Gas prices will rebound next year from nuclear outages, analysts say

Natural gas prices may rebound next year thanks to decreased nuclear power production, Raymond James & Associates said. Nuclear power is headed for a "cliff" next spring as power plants go off line for planned maintenance outages, analysts said. Demand for natural gas will rise on the strength of reduced nuclear power generation.


By the OGJ Online Staff

HOUSTON, Aug. 6 -- Natural gas prices may rebound next year thanks to decreased nuclear power production, Raymond James & Associates said.

Nuclear power is headed for a "cliff" next spring as power plants go off line for planned maintenance outages, analysts said. Demand for natural gas will increase on the strength of reduced nuclear power generation. Lower nuclear generation should boost gas demand 1-1.5 bcfd by May 2002 to serve gas-fired generation, said Fred Schultz, analyst with Raymond James in Houston.

He estimated nuclear power generation replaced 1.5-2.5 bcfd of gas demand in gas-fired electric generation this summer. That offset is expected to continue into the fall when gas prices will finally bottom out, Schultz predicted. By next spring, gas demand and prices should improve dramatically, Schultz said, creating an "astounding" 3.5 bcfd swing in gas demand.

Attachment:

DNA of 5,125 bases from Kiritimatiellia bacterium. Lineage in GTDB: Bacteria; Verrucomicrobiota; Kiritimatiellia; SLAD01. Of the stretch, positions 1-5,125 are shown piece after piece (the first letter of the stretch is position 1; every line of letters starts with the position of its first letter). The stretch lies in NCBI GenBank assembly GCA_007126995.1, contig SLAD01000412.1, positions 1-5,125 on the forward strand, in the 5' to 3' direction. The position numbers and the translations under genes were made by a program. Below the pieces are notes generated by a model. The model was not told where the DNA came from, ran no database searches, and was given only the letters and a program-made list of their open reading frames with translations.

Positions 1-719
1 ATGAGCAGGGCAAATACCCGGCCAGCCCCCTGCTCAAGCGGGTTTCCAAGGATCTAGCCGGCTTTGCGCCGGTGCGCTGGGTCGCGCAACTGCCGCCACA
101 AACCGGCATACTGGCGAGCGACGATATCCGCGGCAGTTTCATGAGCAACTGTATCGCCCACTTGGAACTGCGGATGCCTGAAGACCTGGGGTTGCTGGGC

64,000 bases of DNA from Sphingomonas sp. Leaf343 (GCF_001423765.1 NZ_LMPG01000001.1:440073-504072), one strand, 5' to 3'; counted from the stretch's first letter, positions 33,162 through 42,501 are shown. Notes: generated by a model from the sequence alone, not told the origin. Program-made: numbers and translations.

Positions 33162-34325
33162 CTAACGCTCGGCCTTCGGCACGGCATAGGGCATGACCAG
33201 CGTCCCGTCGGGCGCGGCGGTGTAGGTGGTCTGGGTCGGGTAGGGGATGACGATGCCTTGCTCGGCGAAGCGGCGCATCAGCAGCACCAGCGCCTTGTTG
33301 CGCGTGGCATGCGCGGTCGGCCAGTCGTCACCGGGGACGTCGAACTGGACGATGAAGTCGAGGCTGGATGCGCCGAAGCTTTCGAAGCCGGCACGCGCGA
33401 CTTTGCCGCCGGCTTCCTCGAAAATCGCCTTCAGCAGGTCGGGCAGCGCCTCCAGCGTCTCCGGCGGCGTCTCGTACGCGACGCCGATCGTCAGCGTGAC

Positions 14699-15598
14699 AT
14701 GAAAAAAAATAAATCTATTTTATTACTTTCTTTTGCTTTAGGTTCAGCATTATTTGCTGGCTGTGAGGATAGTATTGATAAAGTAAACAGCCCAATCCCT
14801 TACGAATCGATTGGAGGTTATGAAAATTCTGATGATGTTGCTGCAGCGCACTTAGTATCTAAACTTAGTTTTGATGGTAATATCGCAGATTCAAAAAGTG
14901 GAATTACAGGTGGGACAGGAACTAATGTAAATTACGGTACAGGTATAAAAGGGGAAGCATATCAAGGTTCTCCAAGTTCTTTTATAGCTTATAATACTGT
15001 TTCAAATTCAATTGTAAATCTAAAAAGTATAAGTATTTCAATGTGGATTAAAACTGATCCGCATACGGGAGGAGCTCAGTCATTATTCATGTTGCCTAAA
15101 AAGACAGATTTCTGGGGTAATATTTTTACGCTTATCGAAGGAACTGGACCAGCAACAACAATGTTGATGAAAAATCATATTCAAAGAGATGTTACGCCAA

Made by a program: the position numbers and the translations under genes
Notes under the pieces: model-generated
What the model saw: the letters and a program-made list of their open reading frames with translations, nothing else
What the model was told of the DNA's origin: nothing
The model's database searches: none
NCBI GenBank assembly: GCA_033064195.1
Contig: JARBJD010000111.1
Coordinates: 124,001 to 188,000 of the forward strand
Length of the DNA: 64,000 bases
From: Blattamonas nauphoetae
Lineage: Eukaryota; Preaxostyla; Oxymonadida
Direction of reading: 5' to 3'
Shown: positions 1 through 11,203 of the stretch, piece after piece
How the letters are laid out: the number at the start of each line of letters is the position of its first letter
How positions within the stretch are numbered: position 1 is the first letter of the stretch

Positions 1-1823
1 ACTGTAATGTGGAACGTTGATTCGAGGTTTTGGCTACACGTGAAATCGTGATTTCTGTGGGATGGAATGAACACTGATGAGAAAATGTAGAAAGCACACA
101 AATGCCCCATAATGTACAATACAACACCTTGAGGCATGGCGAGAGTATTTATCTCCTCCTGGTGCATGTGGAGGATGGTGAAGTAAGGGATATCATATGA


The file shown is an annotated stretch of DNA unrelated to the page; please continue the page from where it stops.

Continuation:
The nuclear power fleet has been run "flat out" for the last 2 years. Utilization for the fleet is running on average at an historic high of 97%. In 2002, repairs and refueling of the fleet should reduce utilization to 91%, Schultz estimated.

Schultz said he used conservative projections and did not factor in any unplanned or forced outages of the nuclear plants. The analysis is based solely on the scheduled refueling and outages that will begin in May of 2002 and continue into the summer.

Each additional unscheduled or forced outage furthers Raymond James's gas rebound story, as gas-fired electric generation would be the logical band-aid to bridge the gap of lost electric capacity, he said.

Schultz predicts almost a 17% month-over-month switch from nuclear power to gas fired generation from April to May of 2002.

"Next year is shaping up to be a far more bullish year for gas," he said.

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